Society Showcase: University of Dundee’s Mental Health Society
For our final post under the theme of mental health and wellbeing, we thought it’d be crucial to contact a society whose main goal is to better student’s mental health. Rachel from the University of Dundee’s Mental Health Society, was kind enough to speak to us about how they’re trying to provide support for students during covid.
Hype: Tell me a bit about yourself?
Rachel: I’m studying Digital Interaction and Design at the University of Dundee. I’m 22 years old, a 3rd year, and I’m the president of the Mental Health Society.
Hype: How did you get involved with the Mental Health Society?
Rachel: I got involved with the society last year, as a general member. I went to a few socials and, at the end of the year, the committee came to me and said that I’d be well suited for the role of president! After a little bit of convincing, I took on the role for this academic year.
Hype: Tell me about your role in the society?
Rachel: As a president, I overview my committee members, and make sure everyone is coping well with doing their jobs. Additionally, there are certain restrictions you have as a university society, so we have to make sure to abide by those rules.
Hype: Tell me about your society, what do you get up to?
Rachel: Last year, most of the socials were non-alcoholic, this is due to the students expressing that they didn’t always want activities that were alcohol focused. We did stuff like crafts night or coffee nights. My favourite event from last year which made me fall in love with it was their ‘student union lock in’, which was essentially just a massive sleepover for the society inside the SU. We had different areas to do different activities and one of the best parts was the quiet room. This was a place for people to go to if they felt overwhelmed, for some peace, and you could stay there as long as you liked. That event actually won best social of the year!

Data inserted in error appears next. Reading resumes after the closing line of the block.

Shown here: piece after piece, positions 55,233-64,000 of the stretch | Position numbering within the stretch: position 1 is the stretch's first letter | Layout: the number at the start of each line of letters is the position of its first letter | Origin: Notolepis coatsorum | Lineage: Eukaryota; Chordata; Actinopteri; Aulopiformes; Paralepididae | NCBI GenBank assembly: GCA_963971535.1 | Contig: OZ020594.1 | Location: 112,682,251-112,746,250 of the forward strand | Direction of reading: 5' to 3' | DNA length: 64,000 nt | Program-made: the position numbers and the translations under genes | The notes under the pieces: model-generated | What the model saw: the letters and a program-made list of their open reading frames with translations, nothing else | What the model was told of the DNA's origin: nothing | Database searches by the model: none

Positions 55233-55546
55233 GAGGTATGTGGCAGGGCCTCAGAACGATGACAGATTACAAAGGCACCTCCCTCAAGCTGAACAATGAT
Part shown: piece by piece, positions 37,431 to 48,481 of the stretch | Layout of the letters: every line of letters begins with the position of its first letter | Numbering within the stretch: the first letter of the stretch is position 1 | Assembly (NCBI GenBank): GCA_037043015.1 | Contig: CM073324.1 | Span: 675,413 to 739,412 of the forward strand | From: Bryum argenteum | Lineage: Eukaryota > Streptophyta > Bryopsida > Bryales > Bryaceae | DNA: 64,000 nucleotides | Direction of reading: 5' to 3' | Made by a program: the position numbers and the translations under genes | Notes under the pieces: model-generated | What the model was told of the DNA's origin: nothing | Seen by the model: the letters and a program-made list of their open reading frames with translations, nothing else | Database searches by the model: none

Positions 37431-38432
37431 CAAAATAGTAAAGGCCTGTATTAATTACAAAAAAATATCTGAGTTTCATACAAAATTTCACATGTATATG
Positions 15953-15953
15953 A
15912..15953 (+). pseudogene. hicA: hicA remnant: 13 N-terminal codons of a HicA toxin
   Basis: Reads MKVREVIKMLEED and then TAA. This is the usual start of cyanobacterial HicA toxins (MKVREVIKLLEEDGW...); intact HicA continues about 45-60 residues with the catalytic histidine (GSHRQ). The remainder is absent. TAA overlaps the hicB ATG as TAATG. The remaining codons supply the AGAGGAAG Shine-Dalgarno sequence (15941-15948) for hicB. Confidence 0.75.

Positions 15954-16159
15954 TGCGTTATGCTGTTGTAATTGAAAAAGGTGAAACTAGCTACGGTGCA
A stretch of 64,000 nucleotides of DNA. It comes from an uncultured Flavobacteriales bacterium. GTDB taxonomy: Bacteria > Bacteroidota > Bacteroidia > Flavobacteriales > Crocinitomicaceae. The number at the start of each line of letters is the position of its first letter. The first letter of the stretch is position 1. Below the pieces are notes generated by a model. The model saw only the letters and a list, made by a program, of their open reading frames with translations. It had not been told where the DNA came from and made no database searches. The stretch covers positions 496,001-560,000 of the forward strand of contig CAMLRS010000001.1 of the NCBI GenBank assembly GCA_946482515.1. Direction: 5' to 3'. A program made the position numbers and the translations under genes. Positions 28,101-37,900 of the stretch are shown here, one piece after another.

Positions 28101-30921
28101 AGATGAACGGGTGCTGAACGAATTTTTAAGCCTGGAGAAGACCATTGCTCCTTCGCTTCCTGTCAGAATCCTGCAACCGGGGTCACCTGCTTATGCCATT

I took over this year. Every year we have a theme of what we want to focus on within mental health, and this year we decided that we’d try to combat loneliness. There’s a lot of students who struggle to make friends, and scared to turn up to events if they don’t know people. Unfortunately, all our physical events have been cancelled due to covid, so we had to quickly adapt to online events. So far, we’ve had jewellery making nights and pumpkin carving nights, all via zoom.
We’ve also utilised our social media to the best of our capabilities. Our amazing publicity officer makes some great graphics for us. This year at fresher’s fair, we found that our society is not one that is very ‘clickable’. So we’ve found that putting effort into branding our society as a place that isn’t all about sitting around in a circle and talking about our problems, is crucial to get our real message across – the maintenance of mental health and a nice escape.
Finally, we’ve collaborated with a few charities this year, such as beat, and RASAC (Women’s rape and sexual abuse support service) to give advice and freebies to members of the society. We also aren’t spending a lot of money at the moment, so our budget is going back into those charities to better the community.